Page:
Anyone who thinks Pokémon was just a fad should think again.
“A bunch of YouTubers have set the Pokémon world on fire,” said Chris Holloway, owner of Bonsai Hollow. “Pokémon is beyond crazy. All the American distributers are basically sold out of the cards — it’s got so hot.”
Holloway opened Bonsai Hollow in downtown Astoria with sons Chris and Mason Quashnick-Holloway last summer. Pokémon is one of many games that local game shops have seen rise in popularity during the coronavirus pandemic.
Mason Quashnick-Holloway, a sophomore at Astoria High School, is the go-to expert when customers come hunting Pokémon merchandise at the family’s store. Older brother Chris Quashnick-Holloway sleuths out overseas suppliers to help the store meet local demand.
“We have had to source the Japanese versions because the English-language ones sold out,” Holloway said.
Pokémon, or pocket monsters, originated in Japan in the 1990s. The game morphed from being an imaginative Nintendo GameBoy option to a multi-million-dollar phenomenon featuring video games, collectible trading cards, anime shows and movies. Pokémon celebrates its 25th anniversary this year.
Holloway said that updated old favorites maintain their popularity.
“Dungeons and Dragons has been around since I was a kid in the 1970s but there are newer versions (that are) probably cooler,” he said.
The store sells Dungeons and Dragons figurines that gamers can paint, plus game guide books, dice and other accessories. The game has been popular for adults and kids, Holloway said.
“There’s a lot of adults approaching their 50s who are buying cards for their younger kids and 20- to 30-year-olds buying cards themselves,” Holloway said.
“We are selling a ton of dice sets,” he said.
Magic: The Gathering has its fans, too. The game has been a popular purchase at Bonsai Hollow and Seaside game store Stalking Dragon Games and Comics.
“It’s a similar card-deck game with creatures and spells and cards and you have to basically play by knocking people’s pieces,” Holloway said.
Magic: The Gathering started in the 1990s and features thousands of cards which users can pick and choose from to build decks to play against other players. The game often features themed card sets. One of the most popular sets locally is called “Ikoria: Lair of Behemoths.” The set’s cards feature giant beasts that “fight for survival while humans hide at the bottom of the food chain.”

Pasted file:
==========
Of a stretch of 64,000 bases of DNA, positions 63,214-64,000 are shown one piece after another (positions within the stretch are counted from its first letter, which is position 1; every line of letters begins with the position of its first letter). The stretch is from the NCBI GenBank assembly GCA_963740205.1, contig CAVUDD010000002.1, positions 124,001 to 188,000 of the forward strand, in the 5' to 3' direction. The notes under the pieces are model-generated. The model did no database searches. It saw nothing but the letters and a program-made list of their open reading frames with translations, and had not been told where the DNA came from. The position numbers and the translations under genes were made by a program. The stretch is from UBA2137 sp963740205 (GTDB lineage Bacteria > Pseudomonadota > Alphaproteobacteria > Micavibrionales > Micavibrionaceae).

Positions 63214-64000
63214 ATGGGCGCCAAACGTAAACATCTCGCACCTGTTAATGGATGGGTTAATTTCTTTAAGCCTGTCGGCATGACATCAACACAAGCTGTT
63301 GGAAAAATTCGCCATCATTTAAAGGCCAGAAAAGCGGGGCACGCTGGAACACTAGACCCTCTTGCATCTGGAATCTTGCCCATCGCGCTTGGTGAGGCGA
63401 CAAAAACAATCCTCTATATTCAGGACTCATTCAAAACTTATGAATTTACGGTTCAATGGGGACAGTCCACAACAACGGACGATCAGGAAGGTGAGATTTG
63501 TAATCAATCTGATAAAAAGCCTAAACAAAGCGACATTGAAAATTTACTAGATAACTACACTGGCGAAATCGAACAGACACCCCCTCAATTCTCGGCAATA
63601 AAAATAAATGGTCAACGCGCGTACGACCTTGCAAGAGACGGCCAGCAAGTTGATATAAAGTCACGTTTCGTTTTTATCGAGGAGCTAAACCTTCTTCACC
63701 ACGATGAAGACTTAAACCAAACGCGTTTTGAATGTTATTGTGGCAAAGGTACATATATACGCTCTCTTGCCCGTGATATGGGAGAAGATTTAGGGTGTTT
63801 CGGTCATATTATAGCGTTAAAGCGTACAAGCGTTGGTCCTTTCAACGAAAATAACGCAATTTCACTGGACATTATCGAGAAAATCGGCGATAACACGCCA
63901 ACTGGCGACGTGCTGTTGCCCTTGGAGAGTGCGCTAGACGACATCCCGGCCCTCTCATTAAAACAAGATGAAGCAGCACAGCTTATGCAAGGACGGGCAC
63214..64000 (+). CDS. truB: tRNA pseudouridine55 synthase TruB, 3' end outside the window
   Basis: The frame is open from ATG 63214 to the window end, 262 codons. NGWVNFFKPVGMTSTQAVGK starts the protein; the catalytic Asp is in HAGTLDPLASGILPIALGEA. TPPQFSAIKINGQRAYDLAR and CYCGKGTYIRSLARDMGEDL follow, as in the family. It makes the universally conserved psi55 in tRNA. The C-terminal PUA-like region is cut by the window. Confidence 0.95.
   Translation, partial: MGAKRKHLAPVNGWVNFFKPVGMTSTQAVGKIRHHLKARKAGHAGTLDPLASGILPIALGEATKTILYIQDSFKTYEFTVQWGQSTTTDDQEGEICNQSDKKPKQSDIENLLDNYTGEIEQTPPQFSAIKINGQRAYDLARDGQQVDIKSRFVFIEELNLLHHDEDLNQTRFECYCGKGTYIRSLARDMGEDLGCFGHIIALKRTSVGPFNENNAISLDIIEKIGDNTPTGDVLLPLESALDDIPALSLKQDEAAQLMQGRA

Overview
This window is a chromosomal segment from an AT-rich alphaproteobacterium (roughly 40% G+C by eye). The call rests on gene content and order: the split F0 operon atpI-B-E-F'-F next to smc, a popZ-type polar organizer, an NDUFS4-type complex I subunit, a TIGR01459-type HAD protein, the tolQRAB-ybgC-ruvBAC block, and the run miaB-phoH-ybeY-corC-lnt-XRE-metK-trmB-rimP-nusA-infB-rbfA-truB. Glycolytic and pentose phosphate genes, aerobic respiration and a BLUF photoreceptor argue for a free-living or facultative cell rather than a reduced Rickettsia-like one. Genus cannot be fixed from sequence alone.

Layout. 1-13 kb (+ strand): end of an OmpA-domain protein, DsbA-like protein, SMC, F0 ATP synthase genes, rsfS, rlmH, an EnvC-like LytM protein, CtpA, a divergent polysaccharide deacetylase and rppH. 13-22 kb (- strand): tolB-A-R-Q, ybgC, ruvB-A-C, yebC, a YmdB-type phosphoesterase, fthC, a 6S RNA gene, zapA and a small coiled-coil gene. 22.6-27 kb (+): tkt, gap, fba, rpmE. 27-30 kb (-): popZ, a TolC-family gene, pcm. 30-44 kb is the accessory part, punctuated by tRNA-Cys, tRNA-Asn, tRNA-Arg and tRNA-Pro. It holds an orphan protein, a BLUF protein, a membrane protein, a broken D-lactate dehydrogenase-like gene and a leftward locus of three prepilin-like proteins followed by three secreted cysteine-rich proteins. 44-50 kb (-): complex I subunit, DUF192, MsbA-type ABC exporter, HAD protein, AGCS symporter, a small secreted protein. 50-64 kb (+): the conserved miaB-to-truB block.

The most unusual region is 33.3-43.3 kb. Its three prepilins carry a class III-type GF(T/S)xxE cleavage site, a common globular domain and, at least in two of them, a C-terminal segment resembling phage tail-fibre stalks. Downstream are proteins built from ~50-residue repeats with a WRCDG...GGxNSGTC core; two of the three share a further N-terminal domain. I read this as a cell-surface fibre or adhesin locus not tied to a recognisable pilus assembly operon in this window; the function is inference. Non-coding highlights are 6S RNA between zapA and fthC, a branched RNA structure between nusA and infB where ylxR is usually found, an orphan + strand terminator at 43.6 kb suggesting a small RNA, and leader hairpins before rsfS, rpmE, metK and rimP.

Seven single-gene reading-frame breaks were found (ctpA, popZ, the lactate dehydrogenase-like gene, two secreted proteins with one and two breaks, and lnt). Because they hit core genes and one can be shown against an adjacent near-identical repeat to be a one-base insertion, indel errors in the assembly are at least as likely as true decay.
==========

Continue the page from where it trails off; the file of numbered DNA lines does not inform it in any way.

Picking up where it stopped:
Downtown Astoria game store Purple Cow Toys has seen trends ebb and flow in Astoria since 1995. Its manager, Logan Dahlen, believes while they are fun, interest in these games builds character.
The Choose Your Own Adventure Games, based on a book series, and Rubik’s Cube, the three-dimensional colored twist-cube puzzle which dates back to 1974, have their adherents. So do trivia games.
Dahlen and Murray have also noticed an upsurge in “fidget” toys and anything squishy like Nee Doh balls and mochi figures.
Toymakers are dreaming up new games, too. For adults, Moral Dilemma, which makes players rethink certain choices, and Red Flags, a card game which makes participants selecting the best romantic partner out of a crop of bad options, are popular. So is Exploding Kittens.
“The game is a lot like if Russian Roulette and Old Maid had a baby — you don’t want the Exploding Kitten in your hand,” Dahlen said.
But while other games and products have become trendy, board and card games have not gone out of style.
“We saw an interesting trend of people going back to their roots and filling their lives with comforting nostalgia by adults introducing the games they used to play as kids to their own children and people picking up the games their parents used to love,” Dahlen said. “These are ‘oldies but goldies’ like Risk, Monopoly, Clue, Yahtzee, Farkle, Checkers, Chess, Backgammon, Cribbage, Mancala, Rummy, Candy Land, Guess Who, even Uno, Phase 10 and Skip-Bo.”
Puzzles, another classic, also continue to be popular at Purple Cow. The store has recently highlighted German-made Ravensburger jigsaw puzzles, which owner Katie Murray said are popular because of the puzzles’ quality artwork.
The puzzles range in size from nine to 3,000 pieces.
“We’ve seen a cute trend of puzzle groups popping up here and there — people finishing their puzzles and then breaking them apart, boxing them up and sending them to the next family to complete,” Dahlen said.
Dahlen has also heard of customers using video chats to play games with each other while socially distanced.
“The phenomenon of Zoom being integrated into everyone’s lives this year has been a bit of a game-changer,” she said. “It’s interesting to see how people are playing games from miles apart — and they’re really figuring it out — whether they’re playing the game as-is, tweaking the rules or conjuring up something new altogether.”